From School Library Journal
Grade 9 Up—Three teens tell their stories, in free verse, from a psychiatric hospital after failed suicide attempts. Their lives unfold in alternating chapters, revealing emotionally scarred family relationships. An absent father, a bipolar mother, and a secret abortion have caused Vanessa to slash her wrists. As a compulsive cutter, she hides a paper clip to dig into her skin. Tony's drug overdose was triggered by an addiction in which he exchanged sex for money. Abused as a child, he is confused about his sexuality. Connor is the son of rich, controlling parents, and he survives a self-inflicted gunshot wound after a doomed affair with a female teacher. Initially, the narrators are inwardly focused, having arrived at "level zero," the beginning of their treatment. As they become acquainted with one another, the story, told in spare verse and colorful imagery, becomes more plot-driven and filled with witty dialogue. Both boys value Vanessa's friendship and there is an inkling of competition for her affection, although she assumes that Tony is gay. During a wilderness camping trip with other patients and staff, which would graduate the trio to the final level of treatment, it becomes apparent that one of them is mentally backsliding at the thought of returning home and has stopped taking meds. The consequences are played out, leaving the others to grapple with an additional loss and a newfound appreciation for life. Mature fans of the verse format will devour this hefty problem novel.—Vicki Reutter, Cazenovia High School, NY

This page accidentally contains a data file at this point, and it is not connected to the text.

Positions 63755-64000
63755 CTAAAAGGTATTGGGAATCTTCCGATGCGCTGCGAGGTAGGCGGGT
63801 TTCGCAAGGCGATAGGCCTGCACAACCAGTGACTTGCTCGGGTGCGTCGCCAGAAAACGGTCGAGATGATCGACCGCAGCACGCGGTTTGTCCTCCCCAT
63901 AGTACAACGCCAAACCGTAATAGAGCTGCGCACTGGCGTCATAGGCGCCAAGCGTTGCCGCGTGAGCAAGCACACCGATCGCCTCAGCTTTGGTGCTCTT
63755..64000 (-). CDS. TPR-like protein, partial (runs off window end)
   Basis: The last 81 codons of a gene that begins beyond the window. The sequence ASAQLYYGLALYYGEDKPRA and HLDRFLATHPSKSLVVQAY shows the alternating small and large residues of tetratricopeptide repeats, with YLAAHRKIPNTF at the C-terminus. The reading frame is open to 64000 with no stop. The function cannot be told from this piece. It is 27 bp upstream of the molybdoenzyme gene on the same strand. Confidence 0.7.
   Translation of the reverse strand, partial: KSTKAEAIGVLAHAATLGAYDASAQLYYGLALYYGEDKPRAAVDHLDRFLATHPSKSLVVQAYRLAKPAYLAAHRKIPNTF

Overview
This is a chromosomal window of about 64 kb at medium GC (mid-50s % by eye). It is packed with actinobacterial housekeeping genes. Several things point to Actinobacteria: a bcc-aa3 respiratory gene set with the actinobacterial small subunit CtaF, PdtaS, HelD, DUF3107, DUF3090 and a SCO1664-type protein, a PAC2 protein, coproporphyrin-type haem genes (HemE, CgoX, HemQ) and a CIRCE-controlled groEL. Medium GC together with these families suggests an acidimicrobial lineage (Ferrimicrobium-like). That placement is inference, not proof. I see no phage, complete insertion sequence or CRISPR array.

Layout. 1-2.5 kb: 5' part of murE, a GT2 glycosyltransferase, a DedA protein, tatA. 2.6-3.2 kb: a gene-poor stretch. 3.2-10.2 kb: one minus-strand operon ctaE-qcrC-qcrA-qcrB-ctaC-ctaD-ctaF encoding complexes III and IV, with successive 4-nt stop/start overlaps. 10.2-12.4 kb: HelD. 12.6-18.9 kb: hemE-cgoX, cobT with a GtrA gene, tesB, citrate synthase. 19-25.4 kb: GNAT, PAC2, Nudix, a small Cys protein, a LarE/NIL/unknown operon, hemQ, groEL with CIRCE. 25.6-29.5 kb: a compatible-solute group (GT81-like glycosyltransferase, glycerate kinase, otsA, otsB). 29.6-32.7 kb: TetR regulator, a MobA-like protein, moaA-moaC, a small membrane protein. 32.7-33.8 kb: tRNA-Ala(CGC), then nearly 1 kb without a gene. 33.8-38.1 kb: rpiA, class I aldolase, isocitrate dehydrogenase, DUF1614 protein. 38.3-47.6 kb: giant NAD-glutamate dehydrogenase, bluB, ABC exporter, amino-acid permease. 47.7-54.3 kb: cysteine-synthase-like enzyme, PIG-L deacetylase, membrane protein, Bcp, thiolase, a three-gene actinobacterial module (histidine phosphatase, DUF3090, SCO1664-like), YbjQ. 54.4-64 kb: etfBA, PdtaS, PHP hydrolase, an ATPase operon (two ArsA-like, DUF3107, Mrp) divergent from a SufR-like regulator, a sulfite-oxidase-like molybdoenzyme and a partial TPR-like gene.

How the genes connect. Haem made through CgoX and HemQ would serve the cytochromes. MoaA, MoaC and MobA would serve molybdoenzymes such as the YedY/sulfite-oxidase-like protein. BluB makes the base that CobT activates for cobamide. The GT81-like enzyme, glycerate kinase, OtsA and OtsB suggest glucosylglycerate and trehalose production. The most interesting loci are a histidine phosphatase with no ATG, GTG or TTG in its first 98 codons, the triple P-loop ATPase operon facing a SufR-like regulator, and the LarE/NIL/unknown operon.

Copyright © Reed Business Information, a division of Reed Elsevier Inc. All rights reserved.
--This text refers to an out of print or unavailable edition of this title.
“Sharp, searing free verse . . . fast, jagged, hypnotic.”
“A riveting, fast-paced story of teenage hurt and healing.”
“Readers [Laura] Flanagan, Jeremy Guskin, and Steve Coombs bring credible resonance to the respective characters.”
“Readers Laura Flanagan, Jeremy Guskin, and Steve Coombs tap into the raw, overwhelmed feelings of abused adolescents and deliver such an honest performance that it’s startling. They perform with a visceral complexity and perfect timing that are nothing short of masterful.”
--This text refers to the